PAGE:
I didn't use questionnaires or in any other method of influencing what they focused on because I wanted their input, whatever stood out to them enough to mention. That may well differ from whatever questions I might think to ask them.
    It should be easy enough to have both a say what you want section and a few questions if there is something in particular you need feedback on.

    Quote Originally Posted by tepelus View Post
    It's very difficult for me to get anyone, writer or non-writer, to want to spend their time to read my stuff and give me their opinion...
    I'll start to look for betas soonish so guess i'll find out. I'll probably start here. I'll also have to become a beta - always been a bit reluctant as i'm terse with my feedback: if i thought something was good and i couldn't spot any real problems i'll just say 'good'. A questionnaire would probably help get more out of me.

  7. #7
    Quote Originally Posted by epimetheus View Post
    I can see how such a group would be beneficial. How do you sort through 20-30 responses? Sift through them looking for patterns?
    When reading through free-form responses, I take a lot of notes. Where crits start to mention the same things, I take notice.

  8. #8
    Member Sir-KP's Avatar
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    Quote Originally Posted by epimetheus View Post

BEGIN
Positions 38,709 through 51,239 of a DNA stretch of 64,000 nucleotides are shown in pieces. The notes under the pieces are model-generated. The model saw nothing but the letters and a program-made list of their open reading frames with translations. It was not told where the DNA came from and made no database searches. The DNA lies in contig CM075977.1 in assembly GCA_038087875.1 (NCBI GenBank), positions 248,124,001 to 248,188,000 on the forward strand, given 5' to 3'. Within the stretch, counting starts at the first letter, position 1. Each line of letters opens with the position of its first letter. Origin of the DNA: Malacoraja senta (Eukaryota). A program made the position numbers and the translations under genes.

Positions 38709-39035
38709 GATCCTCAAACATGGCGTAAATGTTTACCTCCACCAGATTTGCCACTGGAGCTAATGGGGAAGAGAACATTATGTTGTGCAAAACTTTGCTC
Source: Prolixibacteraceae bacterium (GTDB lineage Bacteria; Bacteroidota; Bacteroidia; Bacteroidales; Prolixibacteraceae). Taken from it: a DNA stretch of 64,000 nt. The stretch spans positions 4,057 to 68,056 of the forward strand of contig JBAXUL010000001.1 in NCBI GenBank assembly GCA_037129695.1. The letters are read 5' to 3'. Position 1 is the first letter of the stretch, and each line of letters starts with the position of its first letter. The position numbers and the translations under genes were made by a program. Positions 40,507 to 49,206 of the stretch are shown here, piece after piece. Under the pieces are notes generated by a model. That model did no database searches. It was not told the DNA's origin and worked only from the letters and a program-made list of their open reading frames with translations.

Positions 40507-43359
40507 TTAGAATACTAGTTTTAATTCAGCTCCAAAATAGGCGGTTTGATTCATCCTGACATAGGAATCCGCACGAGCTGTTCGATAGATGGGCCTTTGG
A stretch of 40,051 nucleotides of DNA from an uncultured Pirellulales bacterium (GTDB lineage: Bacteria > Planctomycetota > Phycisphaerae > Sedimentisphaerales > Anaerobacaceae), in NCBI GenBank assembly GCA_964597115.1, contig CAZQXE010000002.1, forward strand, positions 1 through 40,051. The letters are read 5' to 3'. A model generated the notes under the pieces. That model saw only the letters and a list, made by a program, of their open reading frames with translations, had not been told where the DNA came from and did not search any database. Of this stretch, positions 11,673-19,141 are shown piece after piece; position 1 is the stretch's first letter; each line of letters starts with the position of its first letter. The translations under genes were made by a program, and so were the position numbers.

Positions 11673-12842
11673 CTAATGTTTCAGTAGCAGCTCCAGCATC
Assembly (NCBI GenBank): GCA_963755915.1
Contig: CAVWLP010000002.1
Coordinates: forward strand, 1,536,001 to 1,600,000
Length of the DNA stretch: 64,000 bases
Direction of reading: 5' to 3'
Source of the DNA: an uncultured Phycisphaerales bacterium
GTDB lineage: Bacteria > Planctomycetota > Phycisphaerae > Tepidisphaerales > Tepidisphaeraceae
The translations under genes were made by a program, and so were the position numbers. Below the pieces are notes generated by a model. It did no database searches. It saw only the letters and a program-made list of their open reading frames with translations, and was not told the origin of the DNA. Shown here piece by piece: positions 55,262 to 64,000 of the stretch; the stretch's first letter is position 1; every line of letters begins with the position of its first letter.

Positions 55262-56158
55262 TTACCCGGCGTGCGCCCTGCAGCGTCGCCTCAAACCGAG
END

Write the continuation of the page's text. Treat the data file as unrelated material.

Do you find you need more readers than you would writers, to smooth out the noise readers can generate?
    Definitely. While professional and seasoned writers can give weighty insight, there are some flavor of feedback that only 'commoners' and amateurs could give.

    I've gotten such much more on other art forms, such as drawing, general graphic design, and photography. So long we can pick the bad apples away, IMO they can be useful.

  9. #9
    Anything more than one beta is good.
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    "It is better to be feared than loved, if one cannot be both". ~ Niccolo Machiavelli, The Prince.

    "A wise man can learn more from a foolish question than a fool can learn from a wise answer". ~ Bruce Lee.

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  10. #10
    I'm doing a beta for someone currently and I'm going beyond the norm by making suggestions about language etc. that should probably be the remit of an editor and proofreader. I'm okay with doing that because there aren't any strict time constraints.